Share graphics are a staple for Facebook, Pinterest, Instagram, and other visually oriented social media. They’re simply text placed over an image or design. The text is often a tip, quote, pithy saying or some other form of short, easily digestible information.

What makes share graphics great is that they’re so, well, shareable. With how easy they are to absorb, it’s no wonder many people are quick to share them with friends.

While it may sound like you need to be a design wizard to make these graphics, they’re actually very simple. With free online design tools such as Canva, you can use pre-made templates, or customize them as much as you want.

Videos

Making videos is easier than ever—sometimes even easier than writing blog posts—and can be as easy as sitting in front of your iPhone and answering a question you commonly hear from your clients, customers, or readers. If you come alive on camera, take advantage of this online form’s massive and growing popularity

Video trailers for books are common, and will look appealing on your website and YouTube. These aren’t for everyone, but if you think your book has some enthralling messages that you can get across in a minute or two, spurring book sales in the process, consider having one made.

If you’re making videos just for your website, like a book trailer or videos that can be used as reference material on YouTube, consistency in posting might not be an issue for you. But if you’re looking to grow your following through YouTube, you’ll want to commit to posting regularly. This might mean once a month for longer videos, or three times a week for short, vlog-style clips.

Getting professional help

It’s easier than ever to create blog posts, social media share graphics, and even videos, but with so much to do, you’re probably wondering: won’t this take a lot of time?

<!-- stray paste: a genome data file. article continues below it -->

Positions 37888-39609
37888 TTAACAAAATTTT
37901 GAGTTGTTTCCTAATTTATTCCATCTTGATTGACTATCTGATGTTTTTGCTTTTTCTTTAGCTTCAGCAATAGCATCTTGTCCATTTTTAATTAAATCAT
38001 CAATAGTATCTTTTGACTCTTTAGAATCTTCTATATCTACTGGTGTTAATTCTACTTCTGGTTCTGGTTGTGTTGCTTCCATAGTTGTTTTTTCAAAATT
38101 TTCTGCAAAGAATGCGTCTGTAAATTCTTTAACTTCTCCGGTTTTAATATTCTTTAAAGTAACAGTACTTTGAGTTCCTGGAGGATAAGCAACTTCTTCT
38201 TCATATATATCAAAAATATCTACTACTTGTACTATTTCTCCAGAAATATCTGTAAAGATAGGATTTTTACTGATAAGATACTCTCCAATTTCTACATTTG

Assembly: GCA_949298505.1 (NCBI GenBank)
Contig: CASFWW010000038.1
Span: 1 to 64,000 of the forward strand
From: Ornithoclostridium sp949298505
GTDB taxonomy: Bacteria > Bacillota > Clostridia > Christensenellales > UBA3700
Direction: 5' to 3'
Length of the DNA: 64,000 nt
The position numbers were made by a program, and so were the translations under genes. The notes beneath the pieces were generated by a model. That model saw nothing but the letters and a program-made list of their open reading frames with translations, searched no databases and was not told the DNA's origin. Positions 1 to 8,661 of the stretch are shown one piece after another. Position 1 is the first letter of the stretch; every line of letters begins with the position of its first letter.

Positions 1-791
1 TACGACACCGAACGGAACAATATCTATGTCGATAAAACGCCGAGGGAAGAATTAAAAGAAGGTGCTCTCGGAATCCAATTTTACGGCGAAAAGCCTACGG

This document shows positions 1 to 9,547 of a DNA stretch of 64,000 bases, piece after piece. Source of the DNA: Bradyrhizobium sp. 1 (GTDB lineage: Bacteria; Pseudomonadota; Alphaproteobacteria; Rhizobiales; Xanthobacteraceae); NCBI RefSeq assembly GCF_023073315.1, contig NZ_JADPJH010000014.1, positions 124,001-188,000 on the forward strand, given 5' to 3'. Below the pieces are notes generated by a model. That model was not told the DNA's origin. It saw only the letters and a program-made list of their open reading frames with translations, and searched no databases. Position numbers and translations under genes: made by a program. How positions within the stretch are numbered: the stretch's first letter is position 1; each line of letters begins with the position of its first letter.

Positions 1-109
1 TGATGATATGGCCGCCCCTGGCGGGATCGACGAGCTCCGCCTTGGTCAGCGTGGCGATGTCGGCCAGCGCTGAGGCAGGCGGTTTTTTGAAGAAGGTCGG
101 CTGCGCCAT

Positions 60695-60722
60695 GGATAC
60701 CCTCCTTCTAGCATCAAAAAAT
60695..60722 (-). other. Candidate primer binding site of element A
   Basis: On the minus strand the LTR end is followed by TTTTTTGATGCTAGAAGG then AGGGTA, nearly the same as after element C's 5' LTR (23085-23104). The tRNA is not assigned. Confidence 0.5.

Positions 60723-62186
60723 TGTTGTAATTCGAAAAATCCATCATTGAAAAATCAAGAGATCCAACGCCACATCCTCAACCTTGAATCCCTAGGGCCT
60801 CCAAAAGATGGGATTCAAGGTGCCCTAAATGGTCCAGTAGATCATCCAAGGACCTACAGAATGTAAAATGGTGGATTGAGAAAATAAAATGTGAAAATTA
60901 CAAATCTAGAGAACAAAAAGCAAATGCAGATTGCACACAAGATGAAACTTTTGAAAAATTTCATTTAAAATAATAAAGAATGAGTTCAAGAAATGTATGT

If you stick with one or two social media platforms, create a simple monthly newsletter, and post to your blog on a bi-weekly basis, you might be able to handle all your content creation in as little as three to four hours a week, especially if you find that it comes naturally to you. But for many people, the truth is, yes, content marketing can indeed be time-consuming. If you decide to post on your blog weekly, update Facebook and Twitter every few hours, and release a mini-magazine newsletter every month, all by yourself, you’ll probably find yourself overwhelmed—especially if you’ve never done this kind of thing before.

That’s when you should consider getting some help. Engaging a content marketer, digital assistant, or intern can help you create outstanding content that your fans love, letting you focus on the rest of your marketing.

For a new author, content marketing is often the main way to build your online author platform. Remember that your focus is on endearing your audience to you, not promoting your book. People won’t want to miss a word when they love your content, and if you do it right, they’ll share your content with their friends, helping you to grow your audience organically over time.

To receive more book marketing and publishing advice, sign up to our mailing list here.

Maggie Langrick

Maggie Langrick

Maggie Langrick founded LifeTree Media to fulfill a long-held dream to lead a company dedicated to aiding personal growth and conscious communication. A compulsive word nerd and cheerleader for the human race, Maggie thrives on a balanced diet of yoga and ribald humour.
Maggie Langrick

Leave a Reply

XHTML: You can use these tags: <a href="" title=""> <abbr title=""> <acronym title=""> <b> <blockquote cite=""> <cite> <code> <del datetime=""> <em> <i> <q cite=""> <s> <strike> <strong>